Tu Jhoothi Main Makkaar review: Ranbir Kapoor, Shraddha Kapoor's problematic romcom is a montage of monologues
Tu Jhoothi Main Makkaar movie review: The funny parts are extremely funny, and the boring parts are intolerably boring in this Ranbir Kapoor-Shraddha Kapoor film directed by Luv Ranjan,
This boy-meets-girl story, of flirting, falling in love, and then falling out of it equally soon, is as jaded as it gets. Families get involved and finally, there is a climax that's no rocket science to guess! Director Luv Ranjan's Tu Jhoothi Main Makkaar starring Ranbir Kapoor and Shraddha Kapoor, is a film that plays with the extremes. The funny parts are extremely funny, and the boring parts are intolerably boring. Also read: O bedardeya, after Channa Mereya, Arijit Singh sings new heartbreak song for Ranbir Kapoor's Tu Jhoothi Main Makkar
The characters are confident and gorgeous onscreen, and that's what Ranjan makes the most of by showing countless close-up shots of them - crying, laughing, kissing or shamelessly ogling at each other. In parts, you would feel like it's a mixture of Ranbir Kapoor's earlier films, and then Ranjan peppers it with signature romcom flavour taking punches from Pyaar Ka Punchnama as well as Sonu Ke Titu Ki Sweety - oh yes, there are cameos that give a crossover feel. But as a whole, Tu Jhoothi Main Makkaar never comes together as a wholesome, perfect script that you would laud wholeheartedly.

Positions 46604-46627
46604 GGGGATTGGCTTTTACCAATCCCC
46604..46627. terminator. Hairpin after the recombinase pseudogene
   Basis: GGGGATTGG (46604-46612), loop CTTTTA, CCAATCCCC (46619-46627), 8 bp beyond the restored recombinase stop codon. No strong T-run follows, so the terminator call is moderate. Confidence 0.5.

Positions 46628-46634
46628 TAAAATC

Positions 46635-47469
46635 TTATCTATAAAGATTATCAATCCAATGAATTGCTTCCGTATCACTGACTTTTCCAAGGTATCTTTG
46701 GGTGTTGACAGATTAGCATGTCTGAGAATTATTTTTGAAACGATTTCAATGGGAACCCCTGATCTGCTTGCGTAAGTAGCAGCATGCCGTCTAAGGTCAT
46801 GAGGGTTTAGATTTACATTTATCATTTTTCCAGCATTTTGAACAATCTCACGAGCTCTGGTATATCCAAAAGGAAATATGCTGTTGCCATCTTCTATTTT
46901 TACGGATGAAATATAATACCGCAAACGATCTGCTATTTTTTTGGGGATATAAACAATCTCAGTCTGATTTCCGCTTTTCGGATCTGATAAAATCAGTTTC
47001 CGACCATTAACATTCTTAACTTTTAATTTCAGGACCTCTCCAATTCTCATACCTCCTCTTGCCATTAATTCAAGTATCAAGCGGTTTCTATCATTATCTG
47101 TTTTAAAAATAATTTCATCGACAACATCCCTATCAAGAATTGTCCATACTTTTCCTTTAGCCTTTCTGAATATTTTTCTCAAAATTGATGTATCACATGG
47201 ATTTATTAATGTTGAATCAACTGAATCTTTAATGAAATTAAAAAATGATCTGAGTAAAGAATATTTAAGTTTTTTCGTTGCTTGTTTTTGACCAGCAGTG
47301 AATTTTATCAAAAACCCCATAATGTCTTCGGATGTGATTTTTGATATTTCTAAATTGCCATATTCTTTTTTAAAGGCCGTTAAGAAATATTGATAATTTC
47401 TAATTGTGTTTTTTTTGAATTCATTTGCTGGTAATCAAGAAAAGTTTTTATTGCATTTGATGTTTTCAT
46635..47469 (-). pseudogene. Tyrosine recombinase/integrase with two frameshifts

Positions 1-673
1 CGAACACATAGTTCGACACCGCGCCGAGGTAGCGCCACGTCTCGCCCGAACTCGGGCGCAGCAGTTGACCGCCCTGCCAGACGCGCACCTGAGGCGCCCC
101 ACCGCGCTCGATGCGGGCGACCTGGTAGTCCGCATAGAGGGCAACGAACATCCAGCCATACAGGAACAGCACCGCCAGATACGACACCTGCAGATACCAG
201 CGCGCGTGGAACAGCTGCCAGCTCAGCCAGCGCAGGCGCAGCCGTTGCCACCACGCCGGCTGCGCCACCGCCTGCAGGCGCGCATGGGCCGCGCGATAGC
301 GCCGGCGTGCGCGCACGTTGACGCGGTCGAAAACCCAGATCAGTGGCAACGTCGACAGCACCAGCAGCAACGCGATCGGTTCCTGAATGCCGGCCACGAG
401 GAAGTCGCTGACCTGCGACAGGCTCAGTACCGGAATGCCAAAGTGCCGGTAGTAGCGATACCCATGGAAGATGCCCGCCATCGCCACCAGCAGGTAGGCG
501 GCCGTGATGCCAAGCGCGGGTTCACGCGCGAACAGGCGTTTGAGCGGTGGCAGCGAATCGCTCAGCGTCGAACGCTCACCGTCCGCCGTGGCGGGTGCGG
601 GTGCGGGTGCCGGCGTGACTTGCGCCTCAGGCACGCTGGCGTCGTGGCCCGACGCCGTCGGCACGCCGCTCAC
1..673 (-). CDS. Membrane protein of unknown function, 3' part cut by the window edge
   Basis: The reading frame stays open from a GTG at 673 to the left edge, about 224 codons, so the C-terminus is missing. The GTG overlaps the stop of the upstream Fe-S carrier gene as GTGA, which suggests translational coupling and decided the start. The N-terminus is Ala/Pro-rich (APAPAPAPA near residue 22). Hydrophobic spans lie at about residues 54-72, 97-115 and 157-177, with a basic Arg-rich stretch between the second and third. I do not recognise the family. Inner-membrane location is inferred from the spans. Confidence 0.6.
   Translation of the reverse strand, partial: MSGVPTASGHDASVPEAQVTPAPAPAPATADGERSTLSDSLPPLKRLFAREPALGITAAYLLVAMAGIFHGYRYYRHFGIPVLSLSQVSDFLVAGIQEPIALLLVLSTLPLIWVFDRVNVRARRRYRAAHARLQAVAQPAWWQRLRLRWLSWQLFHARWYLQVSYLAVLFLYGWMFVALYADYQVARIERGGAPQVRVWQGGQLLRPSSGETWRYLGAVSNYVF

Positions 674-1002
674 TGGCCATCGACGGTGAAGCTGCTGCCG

Micky (Ranbir) and Tinny (Shraddha) meet at the bachelor party of their respective best friends Dabbas (Anubhav Singh Bassi) and Kinchi (Monica Chaudhary). They have an instant connection and ishq wala love happens. Micky is a family-oriented guy who can't do without his family members, Tinny is an independent career-oriented girl who needs her own space and life. Only a breakup guru can help them part ways. But is it that simple after the families are involved and the couple is almost about to get engaged? Will they make the ultimate compromise in love and career? Or as Sima Aunty (from Indian Matchmaking says), you can only get 60-70 percent compatibility, you never get 100 percent. Tu Jhoothi Main Makkaar touches chords with the modern-age romantic relationships and issues that aren't far from reality albeit there's no moral compass that the director defines for his characters.
The first half has no head or tail, and just keeps dragging in its mediocre writing. Micky and Tinny's romance blossoms in the most absurd manner with some cheesy pickup lines that are unapologetically mysogynist, too, but then when has Ranjan bothered about that. He does it in a manner that you'd find half of the people in the theatre whistling and cheering on those lines. Even the girl has some really problematic lines like inviting the guy to literally ogle at her, or at least some may feel so. The first half, for most part, it looks as if Ranjan just picked a template out of Imtiaz Ali's Tamasha, and replaced Deepika Padukone with Shraddha. A boy and a girl meet on a holiday, get along in the first meeting, lay down relationship rules only to be meant broken later, fall in love and the usual complications occur.
Second half opens up on a promising note but in no time, the story turns so predictable that you can almost guess it scene by scene. It's actually the last 30 minutes when the film truly redeems itself in the most hilarious, emotional and genuinely funny way. I mean, if you just saw that portion of the film, you won't feel you missed the earlier 144 minutes. It's so entertaining that if Ranjan would have stuck to that tone and pace from the beginning, Tu Jhoothi Main Makkaar would have been a near-perfect watch.